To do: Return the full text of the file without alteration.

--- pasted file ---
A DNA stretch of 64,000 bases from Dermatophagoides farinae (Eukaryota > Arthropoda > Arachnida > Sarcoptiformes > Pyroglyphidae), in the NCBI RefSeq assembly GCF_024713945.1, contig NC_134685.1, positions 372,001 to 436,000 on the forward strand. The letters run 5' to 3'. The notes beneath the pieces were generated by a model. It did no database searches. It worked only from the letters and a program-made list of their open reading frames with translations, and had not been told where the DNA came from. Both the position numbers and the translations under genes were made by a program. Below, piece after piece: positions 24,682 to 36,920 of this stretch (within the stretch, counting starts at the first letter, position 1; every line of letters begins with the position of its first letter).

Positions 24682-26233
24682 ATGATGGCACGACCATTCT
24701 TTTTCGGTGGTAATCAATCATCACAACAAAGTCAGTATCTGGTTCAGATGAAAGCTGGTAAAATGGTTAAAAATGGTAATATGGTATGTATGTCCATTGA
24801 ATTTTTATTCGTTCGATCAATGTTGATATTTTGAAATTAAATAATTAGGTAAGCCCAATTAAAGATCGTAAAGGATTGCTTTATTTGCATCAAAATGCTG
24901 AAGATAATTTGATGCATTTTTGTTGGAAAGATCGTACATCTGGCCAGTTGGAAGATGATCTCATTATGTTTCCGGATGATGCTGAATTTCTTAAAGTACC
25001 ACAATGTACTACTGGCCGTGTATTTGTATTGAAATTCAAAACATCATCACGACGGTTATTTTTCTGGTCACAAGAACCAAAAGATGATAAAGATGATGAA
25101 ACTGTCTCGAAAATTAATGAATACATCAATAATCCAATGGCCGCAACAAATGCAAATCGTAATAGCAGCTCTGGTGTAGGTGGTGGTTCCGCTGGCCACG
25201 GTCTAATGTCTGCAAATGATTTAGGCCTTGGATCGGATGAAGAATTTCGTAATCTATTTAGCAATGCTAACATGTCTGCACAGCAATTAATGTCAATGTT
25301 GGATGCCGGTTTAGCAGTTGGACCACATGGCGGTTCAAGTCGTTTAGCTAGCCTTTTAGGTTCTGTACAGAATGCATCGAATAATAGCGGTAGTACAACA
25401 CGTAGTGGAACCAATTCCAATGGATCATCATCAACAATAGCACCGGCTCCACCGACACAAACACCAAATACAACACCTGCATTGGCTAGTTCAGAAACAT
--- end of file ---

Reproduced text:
A DNA stretch of 64,000 bases from Dermatophagoides farinae (Eukaryota > Arthropoda > Arachnida > Sarcoptiformes > Pyroglyphidae), in the NCBI RefSeq assembly GCF_024713945.1, contig NC_134685.1, positions 372,001 to 436,000 on the forward strand. The letters run 5' to 3'. The notes beneath the pieces were generated by a model. It did no database searches. It worked only from the letters and a program-made list of their open reading frames with translations, and had not been told where the DNA came from. Both the position numbers and the translations under genes were made by a program. Below, piece after piece: positions 24,682 to 36,920 of this stretch (within the stretch, counting starts at the first letter, position 1; every line of letters begins with the position of its first letter).

Positions 24682-26233
24682 ATGATGGCACGACCATTCT
24701 TTTTCGGTGGTAATCAATCATCACAACAAAGTCAGTATCTGGTTCAGATGAAAGCTGGTAAAATGGTTAAAAATGGTAATATGGTATGTATGTCCATTGA
24801 ATTTTTATTCGTTCGATCAATGTTGATATTTTGAAATTAAATAATTAGGTAAGCCCAATTAAAGATCGTAAAGGATTGCTTTATTTGCATCAAAATGCTG
24901 AAGATAATTTGATGCATTTTTGTTGGAAAGATCGTACATCTGGCCAGTTGGAAGATGATCTCATTATGTTTCCGGATGATGCTGAATTTCTTAAAGTACC
25001 ACAATGTACTACTGGCCGTGTATTTGTATTGAAATTCAAAACATCATCACGACGGTTATTTTTCTGGTCACAAGAACCAAAAGATGATAAAGATGATGAA
25101 ACTGTCTCGAAAATTAATGAATACATCAATAATCCAATGGCCGCAACAAATGCAAATCGTAATAGCAGCTCTGGTGTAGGTGGTGGTTCCGCTGGCCACG
25201 GTCTAATGTCTGCAAATGATTTAGGCCTTGGATCGGATGAAGAATTTCGTAATCTATTTAGCAATGCTAACATGTCTGCACAGCAATTAATGTCAATGTT
25301 GGATGCCGGTTTAGCAGTTGGACCACATGGCGGTTCAAGTCGTTTAGCTAGCCTTTTAGGTTCTGTACAGAATGCATCGAATAATAGCGGTAGTACAACA
25401 CGTAGTGGAACCAATTCCAATGGATCATCATCAACAATAGCACCGGCTCCACCGACACAAACACCAAATACAACACCTGCATTGGCTAGTTCAGAAACAT